Topping Up Wages With Tips?!

I don't go out for meals very often. This is mostly due to me being far too poor and partially down to me being a funny vegan while my partner hates vegetables... we're a pain in the backside. When I do I always leave a tip, even if the service isn't great. I've done waitressing, I've worked cafes and restaurants and it's a damned difficult, thankless job. You're the main point of contact for customers and for some reason they assume that you decide the prices, you have a time machine and you let gremlins out into the computer systems... just to annoy them. No matter how hard you work, how nice you try to be, sometimes things are beyond your control and someone gets bad service and angry.

So yeah, I tip. If the service was really good they get a bigger tip.

I always knew that some companies (the big ones, it must be said) take the tips and use them to pay basic, minimum wage. This is why I tip with cash and not on the bill. However, I've just discovered that companies were perfectly allowed, under British law, to take those tips.

The Hell?!

That's a gift from the customer to the waiter (waitress, w/e), not to the company. How is taking it from the waiter not theft?

Now I learn that not only is it legal, but it's going to be made easier for the company to do so; from October staff will no longer have to be informed that the tips from cards go to their wages and not to the tip jar (if the company uses a tip jar).

Managers (specifically under the STRADA group which includes Bella Italia, where I've eaten a few times) are pressured by their bosses to not only get the card tips but to take cash tips off their staff. People have the gall to do this? To walk up to their dog tired, under paid, over worked staff and say "that's not yours, give it to me."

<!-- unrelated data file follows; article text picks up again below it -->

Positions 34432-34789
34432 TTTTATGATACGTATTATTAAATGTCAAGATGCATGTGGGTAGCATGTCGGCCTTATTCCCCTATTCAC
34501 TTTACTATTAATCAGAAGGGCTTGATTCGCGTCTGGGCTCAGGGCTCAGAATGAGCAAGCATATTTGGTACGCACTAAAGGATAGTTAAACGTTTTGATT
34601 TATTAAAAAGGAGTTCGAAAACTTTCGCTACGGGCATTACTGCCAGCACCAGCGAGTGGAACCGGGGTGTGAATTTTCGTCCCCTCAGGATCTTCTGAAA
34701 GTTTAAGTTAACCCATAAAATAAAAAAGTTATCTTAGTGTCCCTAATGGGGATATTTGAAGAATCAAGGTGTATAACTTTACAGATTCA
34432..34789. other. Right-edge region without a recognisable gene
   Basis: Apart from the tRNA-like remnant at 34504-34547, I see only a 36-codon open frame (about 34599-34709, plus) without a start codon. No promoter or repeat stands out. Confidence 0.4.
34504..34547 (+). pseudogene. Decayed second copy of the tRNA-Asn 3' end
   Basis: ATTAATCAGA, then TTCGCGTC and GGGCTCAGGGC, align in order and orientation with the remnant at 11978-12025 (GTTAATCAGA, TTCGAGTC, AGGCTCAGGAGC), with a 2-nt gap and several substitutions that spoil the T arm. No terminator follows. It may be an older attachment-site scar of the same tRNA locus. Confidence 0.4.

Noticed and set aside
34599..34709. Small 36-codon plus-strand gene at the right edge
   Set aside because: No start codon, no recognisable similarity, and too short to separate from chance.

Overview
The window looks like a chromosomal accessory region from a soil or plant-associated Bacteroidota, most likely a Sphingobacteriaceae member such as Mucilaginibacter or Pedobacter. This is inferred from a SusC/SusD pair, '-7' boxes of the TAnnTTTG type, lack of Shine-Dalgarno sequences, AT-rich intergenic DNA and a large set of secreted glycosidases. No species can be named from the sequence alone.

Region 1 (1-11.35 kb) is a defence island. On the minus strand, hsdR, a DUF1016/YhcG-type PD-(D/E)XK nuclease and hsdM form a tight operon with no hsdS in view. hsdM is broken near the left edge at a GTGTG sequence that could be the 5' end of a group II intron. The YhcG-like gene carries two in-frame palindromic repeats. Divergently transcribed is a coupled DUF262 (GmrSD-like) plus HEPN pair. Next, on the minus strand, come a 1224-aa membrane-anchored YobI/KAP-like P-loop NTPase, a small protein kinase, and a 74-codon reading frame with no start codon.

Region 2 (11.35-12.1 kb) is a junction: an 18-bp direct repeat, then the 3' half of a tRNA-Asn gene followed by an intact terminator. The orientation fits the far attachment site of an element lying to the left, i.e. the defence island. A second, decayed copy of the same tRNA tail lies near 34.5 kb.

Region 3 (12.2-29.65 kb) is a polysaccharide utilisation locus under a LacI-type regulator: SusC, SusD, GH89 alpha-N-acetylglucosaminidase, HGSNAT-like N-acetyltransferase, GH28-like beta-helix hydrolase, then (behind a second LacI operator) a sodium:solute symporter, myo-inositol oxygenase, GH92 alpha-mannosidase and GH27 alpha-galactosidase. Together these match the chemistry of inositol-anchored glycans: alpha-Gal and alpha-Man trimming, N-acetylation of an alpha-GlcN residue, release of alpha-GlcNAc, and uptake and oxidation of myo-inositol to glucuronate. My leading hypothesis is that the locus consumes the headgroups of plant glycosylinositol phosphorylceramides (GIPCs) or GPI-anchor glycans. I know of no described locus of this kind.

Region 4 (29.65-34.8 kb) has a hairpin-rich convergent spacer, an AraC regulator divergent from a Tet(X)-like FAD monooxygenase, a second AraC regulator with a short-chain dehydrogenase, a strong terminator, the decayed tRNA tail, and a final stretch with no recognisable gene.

Now, there is an argument that people don't need tips in Britain; we HAVE a minimum wage, unlike America. This argument is pretty much made by people who have never worked in the service industry. Go and work as a waiter on minimum wage for six weeks, then tell me tips aren't needed. Go on, I dare yah.

It's not just about the amount of money. I've never received much in the way of tips (I've not worked in posh places). I was tipped 50p by a customer this week (I'm not waiting at the moment, but I do work in an eatery) and it made me so happy. It's not so much the money as knowing someone appreciated what I did and how horrid the job is. It's the thought that counts and all that. Of course... extra money is always nice (did I mention I was poor?).

So please, continue to tip (if you do so already, if you don't... well whatever) but take a bit of cash with you and hand it to the waiter (not the head waiter but the one that dealt with you the most). And don't forget the kitchen staff. If the food was good, if it was timely, ask that some of the tip go to them too. Kitchen staff NEVER get tips, unless the company has a tips jar that's divided up between everyone at the end of the month... again, this is generally the kind of thing that small companies do, not the big ones.

blog comments powered by Disqus